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Teaching English Abroad: Why I Love Teaching Korean Kindergarten

Teaching English abroad is always an adventure, but the adventure takes on a new meaning when teaching kindergarten. You may recall one of my colorful experiences from my previous blog post “Teaching English Abroad: The Evils of Spinsterhood (According to Kindergartners).” Here is another experience from my Korean adventure for your enjoyment:

I think it was in November when I introduced Charlotte Diamond’s “I Am a Pizza” to my Korean kindergarten class. We were all feeling slightly silly since the cold weather had been keeping us inside, and the class clearly needed a few moments to goof off and move around. The song was on topic, since we had just finished a pseudo art project, which required each of the little ones to invent a cooking recipe and provide illustrations. Among my favorite creations were “Fried Miss Julianna,” “Miss Julianna’s Hair Spaghetti,” and “Miss Julianna’s Eyeballs’ Soup.” The illustrations for this final one were particularly disturbing, but just about anything the students were required to write or draw ended up having a “Miss Julianna” theme, as you may recall from my previous post.

The extreme case of this belonged to Kevin (my most fanatic fan), who, whenever we sang songs together, merely said my name to whatever tune was needed. From the moment the music started, all twelve of my little ones were out of their chairs and bouncing along to the music.

“I am a pizza!” sang Charlotte Diamond.

“I am a pee-ja!” echoed Willow Class.

“Miss Julianna!” sang Kevin.

The song was great for taking a break, as it required an echo. The kids could listen to Charlotte Diamond sing the line, and then repeat it. They giggled as they danced and sang to the first verse and, as all of them were quite exceptionally bright, they were able to pick up the words easily (except for Kevin, who staunchly only sang my name).

But, then came the second verse.

“Je suis une pizza!” sang Charlotte Diamond.

“Mumble mumble mumble,” uttered Willow Class.

“Miss Julianna!” trumpeted Kevin triumphantly.

I had forgotten that the second verse was sung in French. Nevertheless, the song was a huge hit with Willow Class, and the next morning they all asked in unison, “Can we sing the Pizza Song, Miss Julianna?” Once again we were bouncing about, echoing Charlotte Diamond’s silly lyrics, until we came to the second verse.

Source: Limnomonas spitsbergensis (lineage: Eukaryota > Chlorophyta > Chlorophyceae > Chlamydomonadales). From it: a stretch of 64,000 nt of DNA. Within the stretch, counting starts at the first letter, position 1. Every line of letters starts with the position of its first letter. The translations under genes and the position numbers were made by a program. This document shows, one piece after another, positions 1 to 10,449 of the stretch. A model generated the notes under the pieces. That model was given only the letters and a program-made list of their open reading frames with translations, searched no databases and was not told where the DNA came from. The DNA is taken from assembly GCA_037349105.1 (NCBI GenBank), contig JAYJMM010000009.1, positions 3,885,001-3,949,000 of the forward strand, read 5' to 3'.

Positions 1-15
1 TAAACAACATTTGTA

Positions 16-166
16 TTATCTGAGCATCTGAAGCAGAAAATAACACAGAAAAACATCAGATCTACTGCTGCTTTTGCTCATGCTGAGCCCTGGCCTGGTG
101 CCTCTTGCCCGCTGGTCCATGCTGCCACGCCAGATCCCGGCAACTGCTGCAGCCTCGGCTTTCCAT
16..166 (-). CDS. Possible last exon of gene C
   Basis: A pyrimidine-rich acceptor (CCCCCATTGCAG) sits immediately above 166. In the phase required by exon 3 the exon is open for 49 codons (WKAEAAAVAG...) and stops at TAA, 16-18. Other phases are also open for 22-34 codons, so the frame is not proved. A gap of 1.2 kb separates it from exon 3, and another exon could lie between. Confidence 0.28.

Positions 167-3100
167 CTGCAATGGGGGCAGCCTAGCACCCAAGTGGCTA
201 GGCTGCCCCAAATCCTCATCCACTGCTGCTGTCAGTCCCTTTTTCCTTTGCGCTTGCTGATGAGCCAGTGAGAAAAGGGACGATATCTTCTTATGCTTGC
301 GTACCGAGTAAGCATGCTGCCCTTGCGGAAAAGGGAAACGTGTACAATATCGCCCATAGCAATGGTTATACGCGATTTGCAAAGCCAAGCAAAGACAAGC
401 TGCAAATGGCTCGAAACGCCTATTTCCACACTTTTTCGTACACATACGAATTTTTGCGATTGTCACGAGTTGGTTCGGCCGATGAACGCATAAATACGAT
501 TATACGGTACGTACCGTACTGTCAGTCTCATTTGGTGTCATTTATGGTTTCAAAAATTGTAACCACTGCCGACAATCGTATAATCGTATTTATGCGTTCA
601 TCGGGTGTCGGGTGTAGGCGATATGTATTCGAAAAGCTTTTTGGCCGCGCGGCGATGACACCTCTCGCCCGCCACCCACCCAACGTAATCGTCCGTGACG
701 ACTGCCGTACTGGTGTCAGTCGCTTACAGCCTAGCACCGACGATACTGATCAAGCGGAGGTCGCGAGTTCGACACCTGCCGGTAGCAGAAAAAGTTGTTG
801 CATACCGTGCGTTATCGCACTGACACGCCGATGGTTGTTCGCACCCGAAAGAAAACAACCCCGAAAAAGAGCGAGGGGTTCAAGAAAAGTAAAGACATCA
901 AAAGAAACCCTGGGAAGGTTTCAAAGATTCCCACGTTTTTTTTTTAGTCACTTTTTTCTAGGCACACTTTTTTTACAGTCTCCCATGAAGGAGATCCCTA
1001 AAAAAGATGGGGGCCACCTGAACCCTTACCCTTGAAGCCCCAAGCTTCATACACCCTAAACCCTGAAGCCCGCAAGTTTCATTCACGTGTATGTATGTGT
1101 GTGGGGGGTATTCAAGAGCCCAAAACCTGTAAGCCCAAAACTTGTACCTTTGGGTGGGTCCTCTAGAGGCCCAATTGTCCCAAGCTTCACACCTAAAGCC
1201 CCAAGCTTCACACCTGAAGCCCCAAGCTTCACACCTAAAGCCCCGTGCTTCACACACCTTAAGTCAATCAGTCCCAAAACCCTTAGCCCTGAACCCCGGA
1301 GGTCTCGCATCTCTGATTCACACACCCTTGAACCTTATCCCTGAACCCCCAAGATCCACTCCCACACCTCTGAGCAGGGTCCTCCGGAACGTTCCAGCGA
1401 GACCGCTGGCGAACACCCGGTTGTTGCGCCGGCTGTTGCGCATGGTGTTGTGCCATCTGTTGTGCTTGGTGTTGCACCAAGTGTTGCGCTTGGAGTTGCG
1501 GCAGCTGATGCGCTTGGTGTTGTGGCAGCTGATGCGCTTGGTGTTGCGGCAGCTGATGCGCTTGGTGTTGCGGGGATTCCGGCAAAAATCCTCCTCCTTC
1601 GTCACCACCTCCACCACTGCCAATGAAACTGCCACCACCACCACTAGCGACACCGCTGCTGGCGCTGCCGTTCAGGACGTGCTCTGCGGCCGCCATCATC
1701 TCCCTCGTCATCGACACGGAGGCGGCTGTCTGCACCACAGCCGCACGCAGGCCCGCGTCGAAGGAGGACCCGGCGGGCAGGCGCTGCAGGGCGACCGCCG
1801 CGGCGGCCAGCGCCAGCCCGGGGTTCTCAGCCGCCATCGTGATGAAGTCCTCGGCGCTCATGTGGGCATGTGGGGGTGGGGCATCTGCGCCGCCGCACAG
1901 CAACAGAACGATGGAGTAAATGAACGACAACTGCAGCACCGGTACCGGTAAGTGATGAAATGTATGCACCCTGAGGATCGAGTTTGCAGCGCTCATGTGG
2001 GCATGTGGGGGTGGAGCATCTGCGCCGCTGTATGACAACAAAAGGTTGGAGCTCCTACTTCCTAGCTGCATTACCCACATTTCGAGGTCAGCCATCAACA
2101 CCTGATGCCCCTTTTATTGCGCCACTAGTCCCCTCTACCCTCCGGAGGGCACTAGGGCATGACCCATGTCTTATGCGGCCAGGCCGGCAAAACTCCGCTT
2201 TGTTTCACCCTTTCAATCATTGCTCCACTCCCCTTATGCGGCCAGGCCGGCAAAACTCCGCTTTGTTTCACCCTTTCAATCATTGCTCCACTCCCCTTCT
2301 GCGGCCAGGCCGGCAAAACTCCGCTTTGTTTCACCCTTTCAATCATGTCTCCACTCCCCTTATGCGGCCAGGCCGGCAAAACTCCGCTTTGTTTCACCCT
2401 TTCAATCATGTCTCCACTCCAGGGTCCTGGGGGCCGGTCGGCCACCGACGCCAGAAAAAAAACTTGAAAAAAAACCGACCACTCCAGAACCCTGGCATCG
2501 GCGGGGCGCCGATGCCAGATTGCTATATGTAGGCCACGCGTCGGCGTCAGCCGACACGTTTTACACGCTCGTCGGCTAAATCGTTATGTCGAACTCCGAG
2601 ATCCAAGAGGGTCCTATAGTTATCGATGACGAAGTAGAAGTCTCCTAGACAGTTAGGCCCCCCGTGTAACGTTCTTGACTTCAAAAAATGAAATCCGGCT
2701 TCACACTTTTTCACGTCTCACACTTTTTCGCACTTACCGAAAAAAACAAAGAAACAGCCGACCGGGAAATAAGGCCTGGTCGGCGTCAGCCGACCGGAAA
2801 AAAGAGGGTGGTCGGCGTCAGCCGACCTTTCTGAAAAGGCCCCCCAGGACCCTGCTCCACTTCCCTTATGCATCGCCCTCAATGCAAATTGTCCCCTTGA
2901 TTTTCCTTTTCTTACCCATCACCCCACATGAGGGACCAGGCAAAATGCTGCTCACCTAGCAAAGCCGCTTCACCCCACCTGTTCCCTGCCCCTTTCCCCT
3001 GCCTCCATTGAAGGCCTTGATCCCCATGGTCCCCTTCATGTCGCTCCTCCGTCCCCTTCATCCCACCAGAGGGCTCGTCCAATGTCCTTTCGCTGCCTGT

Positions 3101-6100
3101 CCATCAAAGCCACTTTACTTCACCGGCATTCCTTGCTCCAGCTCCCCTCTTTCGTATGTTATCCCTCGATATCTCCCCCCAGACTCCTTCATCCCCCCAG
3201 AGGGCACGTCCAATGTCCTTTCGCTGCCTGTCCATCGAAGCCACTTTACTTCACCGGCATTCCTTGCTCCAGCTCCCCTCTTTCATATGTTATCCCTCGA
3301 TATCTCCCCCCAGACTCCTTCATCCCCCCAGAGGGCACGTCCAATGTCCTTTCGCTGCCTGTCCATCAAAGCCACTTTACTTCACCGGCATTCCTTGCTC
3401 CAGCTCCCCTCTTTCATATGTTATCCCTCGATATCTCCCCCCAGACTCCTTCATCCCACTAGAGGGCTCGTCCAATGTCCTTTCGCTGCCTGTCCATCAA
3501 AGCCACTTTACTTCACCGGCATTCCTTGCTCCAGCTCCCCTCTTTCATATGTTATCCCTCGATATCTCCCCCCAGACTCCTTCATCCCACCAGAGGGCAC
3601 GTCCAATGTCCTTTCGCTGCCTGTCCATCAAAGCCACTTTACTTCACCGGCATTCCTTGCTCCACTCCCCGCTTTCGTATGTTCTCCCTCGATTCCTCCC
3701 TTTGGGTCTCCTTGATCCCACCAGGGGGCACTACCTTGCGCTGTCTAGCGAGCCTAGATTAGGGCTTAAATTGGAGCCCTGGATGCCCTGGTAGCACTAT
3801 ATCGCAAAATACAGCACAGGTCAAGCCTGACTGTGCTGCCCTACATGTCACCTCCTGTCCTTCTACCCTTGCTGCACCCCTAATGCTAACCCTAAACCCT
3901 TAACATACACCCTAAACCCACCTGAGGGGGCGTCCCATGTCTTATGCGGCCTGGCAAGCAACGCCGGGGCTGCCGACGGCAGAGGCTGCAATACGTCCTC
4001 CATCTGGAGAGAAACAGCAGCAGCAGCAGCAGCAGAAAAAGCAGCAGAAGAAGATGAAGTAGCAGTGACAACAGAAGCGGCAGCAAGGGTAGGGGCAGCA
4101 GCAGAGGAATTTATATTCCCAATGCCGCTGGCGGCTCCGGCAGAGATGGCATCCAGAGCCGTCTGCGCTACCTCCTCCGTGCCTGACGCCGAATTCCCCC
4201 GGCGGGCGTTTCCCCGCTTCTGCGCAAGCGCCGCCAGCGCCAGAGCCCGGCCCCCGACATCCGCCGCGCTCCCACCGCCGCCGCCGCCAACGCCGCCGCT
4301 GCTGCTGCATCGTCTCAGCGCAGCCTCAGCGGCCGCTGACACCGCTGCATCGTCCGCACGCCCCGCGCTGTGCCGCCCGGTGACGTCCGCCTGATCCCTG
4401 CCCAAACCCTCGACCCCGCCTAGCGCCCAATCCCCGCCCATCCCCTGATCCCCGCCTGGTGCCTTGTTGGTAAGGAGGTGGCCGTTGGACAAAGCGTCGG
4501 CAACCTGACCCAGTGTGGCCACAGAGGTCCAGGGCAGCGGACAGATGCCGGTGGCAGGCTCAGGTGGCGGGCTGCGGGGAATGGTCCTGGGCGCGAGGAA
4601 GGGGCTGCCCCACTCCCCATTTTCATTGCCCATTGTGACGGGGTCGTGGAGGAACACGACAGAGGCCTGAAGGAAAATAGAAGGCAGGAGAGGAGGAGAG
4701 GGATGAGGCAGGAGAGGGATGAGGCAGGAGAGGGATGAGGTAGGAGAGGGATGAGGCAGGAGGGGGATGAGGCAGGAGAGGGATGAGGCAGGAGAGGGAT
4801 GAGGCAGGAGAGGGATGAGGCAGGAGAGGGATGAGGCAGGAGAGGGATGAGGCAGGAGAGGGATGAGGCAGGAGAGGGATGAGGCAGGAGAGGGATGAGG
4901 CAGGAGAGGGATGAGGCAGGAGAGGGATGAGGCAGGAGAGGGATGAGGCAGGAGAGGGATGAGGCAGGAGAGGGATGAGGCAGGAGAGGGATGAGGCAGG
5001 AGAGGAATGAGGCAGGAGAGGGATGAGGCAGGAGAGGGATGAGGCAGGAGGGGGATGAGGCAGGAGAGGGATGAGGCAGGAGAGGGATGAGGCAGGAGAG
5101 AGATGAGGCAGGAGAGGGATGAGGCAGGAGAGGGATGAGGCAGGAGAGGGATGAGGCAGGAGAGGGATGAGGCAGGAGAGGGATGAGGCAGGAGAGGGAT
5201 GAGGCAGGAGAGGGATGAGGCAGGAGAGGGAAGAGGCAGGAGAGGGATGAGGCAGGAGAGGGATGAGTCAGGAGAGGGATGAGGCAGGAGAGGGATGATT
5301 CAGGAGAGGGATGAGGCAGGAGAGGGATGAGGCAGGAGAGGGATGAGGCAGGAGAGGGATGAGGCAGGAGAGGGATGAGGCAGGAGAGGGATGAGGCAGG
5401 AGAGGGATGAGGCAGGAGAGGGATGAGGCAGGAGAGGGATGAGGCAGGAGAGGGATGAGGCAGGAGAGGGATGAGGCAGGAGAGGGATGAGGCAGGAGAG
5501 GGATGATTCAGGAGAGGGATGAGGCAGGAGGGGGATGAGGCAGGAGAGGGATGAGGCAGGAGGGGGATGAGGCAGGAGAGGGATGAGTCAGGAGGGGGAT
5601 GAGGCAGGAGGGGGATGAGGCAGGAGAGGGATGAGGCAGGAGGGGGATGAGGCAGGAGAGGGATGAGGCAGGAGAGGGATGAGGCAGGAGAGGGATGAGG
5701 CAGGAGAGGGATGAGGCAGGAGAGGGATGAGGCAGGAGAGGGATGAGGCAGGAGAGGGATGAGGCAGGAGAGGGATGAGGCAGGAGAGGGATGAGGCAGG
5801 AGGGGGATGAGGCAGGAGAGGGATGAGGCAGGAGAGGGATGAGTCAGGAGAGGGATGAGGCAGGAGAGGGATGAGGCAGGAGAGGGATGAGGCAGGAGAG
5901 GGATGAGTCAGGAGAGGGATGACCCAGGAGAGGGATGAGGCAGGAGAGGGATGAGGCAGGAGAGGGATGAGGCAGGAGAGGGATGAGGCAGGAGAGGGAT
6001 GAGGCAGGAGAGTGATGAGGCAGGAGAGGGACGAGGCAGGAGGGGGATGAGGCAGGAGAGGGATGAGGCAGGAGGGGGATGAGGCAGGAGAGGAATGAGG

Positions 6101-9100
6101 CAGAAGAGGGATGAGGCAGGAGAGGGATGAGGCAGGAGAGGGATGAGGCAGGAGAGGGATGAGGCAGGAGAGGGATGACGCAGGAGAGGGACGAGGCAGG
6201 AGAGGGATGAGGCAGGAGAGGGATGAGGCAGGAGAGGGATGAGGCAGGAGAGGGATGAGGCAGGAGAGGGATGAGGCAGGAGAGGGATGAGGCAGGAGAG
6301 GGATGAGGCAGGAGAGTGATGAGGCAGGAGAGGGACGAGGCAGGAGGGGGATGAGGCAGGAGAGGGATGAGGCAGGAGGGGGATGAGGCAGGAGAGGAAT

“Je suis une pizza!” sang Charlotte Diamond.

“Jesus is a pizza!” sang Willow Class.

“Miss Julianna!” sang Kevin.

Jesus is a pizza. All in unison. No questions asked.

When it came time to select our “Birthday Song,” there was really only one choice. “Birthday Song” was part of an event that happened once a month at the “Birthday Party” where all the kindergarten classes amassed in the library to say “Happy Birthday!” to students with a birthday to celebrate that month. We ate a special lunch, and two lucky classes put on a song and dance to entertain the visiting parents and students. We had great fun putting the dance together, and practice time was the highlight of our days leading up to the performance. I had to cut the French verse from the song in order to accommodate our school’s “English Only” policy, which all the students took very seriously. But this was clearly for the best, given the Willow Class interpretation of the inscrutable lyrics. Our performance was warmly greeted with the song and dance eliciting more laughter from the audience than I had ever seen at a “Birthday Party” celebration. I suppose it was because I was one of the only Canadian teachers, but “I Am a Pizza” had never been performed or heard within the walls of the school before. It quickly topped the charts, and the next day every single one of my colleagues was forced to play “The Pizza Song.”

Incidentally, my popularity among the teachers wavered for a while until the craze passed. But, I remember with fondness the moment I was walking outside of another classroom belonging to Sycamore Class.

“Je suis une pizza!” sang Charlotte Diamond from beyond the door.

“Jesus is a pizza!” sang Sycamore Class.

What’s not to love about the innocence and humor in children? You can experience the same joy that I did by starting your very own adventure through Oxford Seminars. Is this something you’d like to do? Find out how you can begin your journey here.

Julianna WillJulianna Will has lived, studied, and worked in countries all over the world, including France, Germany, and Greece. After completing her B.A. in Classics, she ran away to teach kindergarten in South Korea for two and a half years, returning to Canada only to continue her studies in Classics. Although she still gets her teaching “fix” as an Ancient Greek and Latin instructor, she often contemplates chucking her PhD and running back to South Korea to spend her days having fun with her kindergartners.

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